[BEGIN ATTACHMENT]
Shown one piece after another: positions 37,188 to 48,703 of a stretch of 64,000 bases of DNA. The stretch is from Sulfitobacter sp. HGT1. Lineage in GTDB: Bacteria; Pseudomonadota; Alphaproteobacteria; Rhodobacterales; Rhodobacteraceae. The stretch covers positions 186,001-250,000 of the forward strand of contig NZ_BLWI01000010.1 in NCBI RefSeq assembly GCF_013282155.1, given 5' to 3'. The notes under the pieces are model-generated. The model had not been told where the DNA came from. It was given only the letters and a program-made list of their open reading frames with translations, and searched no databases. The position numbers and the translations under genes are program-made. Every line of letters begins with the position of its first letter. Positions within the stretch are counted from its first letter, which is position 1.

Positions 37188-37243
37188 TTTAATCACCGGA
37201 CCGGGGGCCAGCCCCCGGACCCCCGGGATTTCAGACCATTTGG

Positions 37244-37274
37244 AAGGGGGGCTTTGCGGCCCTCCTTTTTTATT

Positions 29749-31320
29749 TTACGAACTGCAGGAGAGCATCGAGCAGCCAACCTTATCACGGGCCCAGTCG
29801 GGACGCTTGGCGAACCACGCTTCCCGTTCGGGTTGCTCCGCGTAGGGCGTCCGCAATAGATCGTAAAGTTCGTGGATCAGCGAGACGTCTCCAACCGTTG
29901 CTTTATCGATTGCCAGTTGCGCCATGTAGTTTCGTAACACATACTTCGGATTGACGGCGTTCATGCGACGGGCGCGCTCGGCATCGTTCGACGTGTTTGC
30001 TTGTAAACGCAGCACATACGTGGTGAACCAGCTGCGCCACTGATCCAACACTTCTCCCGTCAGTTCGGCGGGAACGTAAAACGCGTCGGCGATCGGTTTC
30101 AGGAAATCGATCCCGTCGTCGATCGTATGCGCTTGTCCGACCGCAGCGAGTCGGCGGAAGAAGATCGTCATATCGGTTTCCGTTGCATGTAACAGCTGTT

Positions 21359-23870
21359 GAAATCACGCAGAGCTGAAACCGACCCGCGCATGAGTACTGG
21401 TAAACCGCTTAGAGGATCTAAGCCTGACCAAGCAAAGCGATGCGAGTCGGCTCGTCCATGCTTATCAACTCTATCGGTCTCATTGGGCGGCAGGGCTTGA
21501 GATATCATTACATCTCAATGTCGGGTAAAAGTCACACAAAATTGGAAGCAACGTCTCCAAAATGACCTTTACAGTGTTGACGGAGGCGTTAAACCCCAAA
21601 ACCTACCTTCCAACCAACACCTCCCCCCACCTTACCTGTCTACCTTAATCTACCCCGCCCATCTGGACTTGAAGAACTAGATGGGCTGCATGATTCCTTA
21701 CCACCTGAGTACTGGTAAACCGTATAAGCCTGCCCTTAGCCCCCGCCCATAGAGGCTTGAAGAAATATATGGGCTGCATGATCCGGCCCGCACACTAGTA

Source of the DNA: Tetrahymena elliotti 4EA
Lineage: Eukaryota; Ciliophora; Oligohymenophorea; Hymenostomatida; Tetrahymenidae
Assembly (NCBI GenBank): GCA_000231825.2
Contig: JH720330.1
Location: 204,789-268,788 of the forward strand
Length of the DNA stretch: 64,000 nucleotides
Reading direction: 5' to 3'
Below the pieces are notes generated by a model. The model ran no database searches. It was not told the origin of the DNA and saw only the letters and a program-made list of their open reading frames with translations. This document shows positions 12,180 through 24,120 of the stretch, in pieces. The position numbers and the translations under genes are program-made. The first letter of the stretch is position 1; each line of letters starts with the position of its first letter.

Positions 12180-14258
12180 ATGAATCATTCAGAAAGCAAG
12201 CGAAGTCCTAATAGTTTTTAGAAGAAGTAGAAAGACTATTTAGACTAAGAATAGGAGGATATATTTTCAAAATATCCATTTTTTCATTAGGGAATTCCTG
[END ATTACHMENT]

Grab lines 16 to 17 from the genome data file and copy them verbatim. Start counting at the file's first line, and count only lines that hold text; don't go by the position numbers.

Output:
21501 GATATCATTACATCTCAATGTCGGGTAAAAGTCACACAAAATTGGAAGCAACGTCTCCAAAATGACCTTTACAGTGTTGACGGAGGCGTTAAACCCCAAA
21601 ACCTACCTTCCAACCAACACCTCCCCCCACCTTACCTGTCTACCTTAATCTACCCCGCCCATCTGGACTTGAAGAACTAGATGGGCTGCATGATTCCTTA